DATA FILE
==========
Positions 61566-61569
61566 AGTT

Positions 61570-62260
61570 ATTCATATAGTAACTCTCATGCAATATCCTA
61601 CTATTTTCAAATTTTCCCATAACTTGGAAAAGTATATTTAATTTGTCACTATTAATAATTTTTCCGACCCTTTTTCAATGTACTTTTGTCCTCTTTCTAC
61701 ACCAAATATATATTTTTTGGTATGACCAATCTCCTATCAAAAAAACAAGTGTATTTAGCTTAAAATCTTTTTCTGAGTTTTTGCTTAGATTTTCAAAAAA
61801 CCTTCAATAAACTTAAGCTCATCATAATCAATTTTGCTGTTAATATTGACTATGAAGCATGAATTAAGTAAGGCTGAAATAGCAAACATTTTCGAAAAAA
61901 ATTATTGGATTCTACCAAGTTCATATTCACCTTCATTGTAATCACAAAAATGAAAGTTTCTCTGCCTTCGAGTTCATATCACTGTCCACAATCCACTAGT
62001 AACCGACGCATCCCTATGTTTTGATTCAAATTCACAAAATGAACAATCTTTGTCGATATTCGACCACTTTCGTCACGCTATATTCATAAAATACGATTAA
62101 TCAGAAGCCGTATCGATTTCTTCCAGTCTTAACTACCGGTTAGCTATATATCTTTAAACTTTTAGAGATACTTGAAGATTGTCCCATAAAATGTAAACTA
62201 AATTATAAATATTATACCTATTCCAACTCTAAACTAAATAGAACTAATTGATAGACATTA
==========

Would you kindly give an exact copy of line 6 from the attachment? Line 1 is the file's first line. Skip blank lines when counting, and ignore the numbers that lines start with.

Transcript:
61701 ACCAAATATATATTTTTTGGTATGACCAATCTCCTATCAAAAAAACAAGTGTATTTAGCTTAAAATCTTTTTCTGAGTTTTTGCTTAGATTTTCAAAAAA